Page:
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close this bookDevelopment in Conflict - The Gender Dimension (Oxfam, 1994)
close this folderII. Case studies
close this folderE. The evolution of Oxfam's gender strategy in conflict
View the documentCase Study 9: Lebanon

Case Study 9: Lebanon

Lina Abu Habib

Oxfam's role in Lebanon has evolved in response to the general situation in the country, and in particular to the way the Lebanese NGO' which Oxfam supports have developed their own response to the unfolding conflict. Factors internal to Oxfam have also played a significant part in determining the policies and actions of Oxfam in the Lebanon.

This evolution can be seen by looking at four periods of significance in the progress of the war:

1. The Israeli invasion, which took place in 1982 and which led in 1983 to the war on the southern suburbs of Beirut.

2. The Israeli withdrawal from the mountains and parts of South Lebanon was progressive, extended over the period 1984-87, and precipitated the (:amps War (Palestinians versus Palestinians, Lebanese versus Palestinians), the Mountains War (Druze versus Christians), and the East of Saida War (Christians versus leftist militias). There was massive, long-term displacement of population as a result of these conflicts.

3. The height of the Lebanese war of 1989-90, in which more than half the country was affected by intense and devastating fighting with huge numbers of casualties.

4. The period following the 1990 peace treaty in which security was restored and political and economic reform has been under discussion.

The first of these periods saw the establishment of an Oxfam office in the country running an emergency programme through local NGOs and UNRWA. It is hard to tell how far Oxfam was attuned to gender issues at this time since little documentation survives, but gender was not generally seen as an issue then, either within Oxfam or among the partner NGOs.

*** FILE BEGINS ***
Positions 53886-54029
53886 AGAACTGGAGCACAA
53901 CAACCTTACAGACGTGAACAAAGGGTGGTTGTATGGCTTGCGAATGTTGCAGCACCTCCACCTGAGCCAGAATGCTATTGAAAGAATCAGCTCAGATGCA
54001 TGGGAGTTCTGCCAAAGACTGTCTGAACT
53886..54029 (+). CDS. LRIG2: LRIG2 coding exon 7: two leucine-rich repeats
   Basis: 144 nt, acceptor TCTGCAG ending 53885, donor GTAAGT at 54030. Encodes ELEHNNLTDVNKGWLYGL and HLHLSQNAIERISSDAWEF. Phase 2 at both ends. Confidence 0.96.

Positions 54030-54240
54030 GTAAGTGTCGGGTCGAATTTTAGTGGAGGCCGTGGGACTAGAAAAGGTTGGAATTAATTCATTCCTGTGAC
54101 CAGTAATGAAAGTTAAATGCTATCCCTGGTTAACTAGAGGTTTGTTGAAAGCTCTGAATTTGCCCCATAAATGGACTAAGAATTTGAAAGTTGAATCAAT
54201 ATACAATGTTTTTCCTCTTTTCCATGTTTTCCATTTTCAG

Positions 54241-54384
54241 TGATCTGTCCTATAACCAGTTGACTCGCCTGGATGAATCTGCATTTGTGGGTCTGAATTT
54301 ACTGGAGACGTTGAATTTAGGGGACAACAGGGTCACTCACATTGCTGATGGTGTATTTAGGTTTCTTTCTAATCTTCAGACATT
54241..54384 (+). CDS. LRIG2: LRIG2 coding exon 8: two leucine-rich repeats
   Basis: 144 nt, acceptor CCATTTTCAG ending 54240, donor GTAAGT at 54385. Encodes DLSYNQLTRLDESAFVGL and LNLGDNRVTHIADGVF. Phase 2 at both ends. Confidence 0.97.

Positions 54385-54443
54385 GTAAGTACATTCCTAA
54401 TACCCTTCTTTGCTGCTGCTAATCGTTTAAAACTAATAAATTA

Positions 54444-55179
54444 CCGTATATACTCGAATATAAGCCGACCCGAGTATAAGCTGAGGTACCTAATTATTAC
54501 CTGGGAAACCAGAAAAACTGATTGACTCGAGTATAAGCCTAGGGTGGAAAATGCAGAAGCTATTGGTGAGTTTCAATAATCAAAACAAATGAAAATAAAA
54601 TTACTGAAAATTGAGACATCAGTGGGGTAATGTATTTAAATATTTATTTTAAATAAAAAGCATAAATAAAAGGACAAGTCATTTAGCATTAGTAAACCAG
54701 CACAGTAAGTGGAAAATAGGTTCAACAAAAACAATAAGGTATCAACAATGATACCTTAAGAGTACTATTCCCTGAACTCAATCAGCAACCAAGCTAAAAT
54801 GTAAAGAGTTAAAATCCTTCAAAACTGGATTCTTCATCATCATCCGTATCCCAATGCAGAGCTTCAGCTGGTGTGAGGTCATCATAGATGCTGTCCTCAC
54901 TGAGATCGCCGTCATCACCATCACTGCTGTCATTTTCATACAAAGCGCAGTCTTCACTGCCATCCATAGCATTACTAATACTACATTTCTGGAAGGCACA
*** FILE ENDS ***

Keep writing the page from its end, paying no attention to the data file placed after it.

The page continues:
Some women's groups did exist, often affiliated, as the KWO in Burma, to political parties —and the majority of NGO field staff were women; however, decision-making was largely in the hands of men. The priority of the NGOs was to cope with the social repercussion of the invasion.

During the second period Oxfam began to focus on a number of non-confessional NGOs, supporting the work they were doing in the fields of relief and rehabilitation and social services, together with primary health care. NGOs-and especially secular ones-were facing pressure exerted by de facto militia powers (which are necessarily sectarian), and Oxfam's aim was to help them survive. A substantial number of projects supported dealt with women, and employment of a part-time gender PO was contemplated. The war and economic situation had given rise to an increasing number of female-headed households and many NGOs were starting to work with women on, for example, child care and income-generation projects. Though the Oxfam office recognised the need to look at women in development (WID) issues, it did not have the skills to deal with them, and these were in any case obscured by the pressures of the emergency situation.